Past ten days have been eventful, to say the least. I was invited by team WordPress to attend WordCamp Europe in Sofia, Bulgaria. It was for a conversation between Matt (Mullenweg) and me (an alpha adopter of WordPress software), where I deftly steered Matt into only answering (and not asking) any questions. The camp, obviously involved a long journey — San Francisco to New York. An overnight stay in NYC which also led to a chance meeting with Mack Weldon founder Brian Berger and a great cup of coffee at my favorite NY spot, Ground Support. And then off to Sofia via Munich.
To be candid, I didn’t know what to expect from Sofia & Bulgaria. Middle Europe is an interesting part of the continent and candidly, very hard to describe. The city of Sofia, which is the capital of Bulgaria has starred in the history of Europe, but the falling of the Iron Curtain left it with pock marks of communism — stark, concrete residential blocks. Architecture and town planning during the Soviet era was minimal, focusing on efficiency over aesthetics and elegance, almost brutal. Parts of Sofia reminded me of the propaganda films I saw growing up in India.
The bleak autumn afternoon, only enhanced the sense of melancholy. The city center however has a lot of unique and lovely historic buildings. Still, Sofia felt like stepsister of those other great East European cities, especially those in Hungary, former Yugoslavia and Czechoslovakia. The most endearing quality of the city was the graffiti — which was everywhere and was quite artistic. I was also impressed by the conversations I had with many folks from Sofia-region who attended WordCamp. There was a deep desire to embrace technology as a way to leapfrog into the future. I am intrigued by Eastern Europe and the changes that are happening there. I want to go back but during the summer and for a longer period, as I don’t think you understand complexity in a rush. Sofia, will most certainly be part of that trip.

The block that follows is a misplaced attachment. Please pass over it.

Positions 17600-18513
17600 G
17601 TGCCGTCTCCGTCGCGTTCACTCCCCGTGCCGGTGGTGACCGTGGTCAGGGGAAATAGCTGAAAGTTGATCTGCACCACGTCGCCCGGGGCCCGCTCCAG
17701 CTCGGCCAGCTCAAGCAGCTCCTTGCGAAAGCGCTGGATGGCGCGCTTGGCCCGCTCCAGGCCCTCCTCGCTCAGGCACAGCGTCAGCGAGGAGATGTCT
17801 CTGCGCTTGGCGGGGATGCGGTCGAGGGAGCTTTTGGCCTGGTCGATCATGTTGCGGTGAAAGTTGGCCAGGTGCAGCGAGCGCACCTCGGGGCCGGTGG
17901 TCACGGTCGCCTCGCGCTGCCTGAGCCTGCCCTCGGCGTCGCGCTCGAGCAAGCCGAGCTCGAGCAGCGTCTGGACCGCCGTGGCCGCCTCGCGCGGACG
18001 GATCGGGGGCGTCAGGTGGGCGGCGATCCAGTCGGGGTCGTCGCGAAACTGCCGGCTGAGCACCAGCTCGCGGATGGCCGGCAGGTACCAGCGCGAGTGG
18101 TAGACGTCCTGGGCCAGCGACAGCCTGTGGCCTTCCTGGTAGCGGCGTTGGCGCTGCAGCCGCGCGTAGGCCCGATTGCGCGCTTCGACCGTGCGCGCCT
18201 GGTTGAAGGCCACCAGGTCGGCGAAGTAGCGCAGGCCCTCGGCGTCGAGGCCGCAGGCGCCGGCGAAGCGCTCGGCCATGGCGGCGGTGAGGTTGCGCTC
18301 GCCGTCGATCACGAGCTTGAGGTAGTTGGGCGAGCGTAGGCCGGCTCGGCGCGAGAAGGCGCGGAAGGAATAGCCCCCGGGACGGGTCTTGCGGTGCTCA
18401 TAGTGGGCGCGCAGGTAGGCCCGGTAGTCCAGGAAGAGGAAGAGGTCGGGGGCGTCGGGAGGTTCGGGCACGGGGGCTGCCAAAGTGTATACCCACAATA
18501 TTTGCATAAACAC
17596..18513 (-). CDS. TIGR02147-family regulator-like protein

The next stop on this European trip was Stockholm, capital of Sweden. Stockholm and Sofia are a study in contrasts — each has its own unique charms — and a reminder that it is actions of men that change the nature of cities. Stockholm, clean and charming, comfortable with its past. Sofia, still finding its place in a new world, where old assumptions don’t work.
I took a day off to celebrate my birthday with a few select friends at a nice little restaurant, and spent time with our portfolio company, Narrative (I am on the board.) I met local entrepreneurs including TrueCaller co-founder Alan Mamedi. This is a company that I believe will be the next WhatsApp — big overseas long before it has a major impact in the US. It could follow in the footsteps of Spotify, the other great Swedish export. I did stop by at the offices of Spotify, and say hello to my old friend and the great music disruptor, Daniel Ek. He gave us the tour of the company — let’s just say it is gigantic and needs its own photo-story!
Stockholm totally captivated me — I walked for miles and miles every day, taking photos with my iPhone, stopping, seeing, enjoying the city. Stockholm is so rich in history and it is interesting to see so much of it. It also helps that pretty much everyone speaks English. It is not cheap — and the service has a different meaning in that country.
Stockholm is essentially made of islands and bridges and the whole place is very calming. The daily walks combined with seafood diet helped resetting my body as well and now I feel much more fresh and energetic. Minutes before leaving my hotel, I tweeted, “If it is a place you are sad to leave, then it must be a place you love.” Stockholm is that place.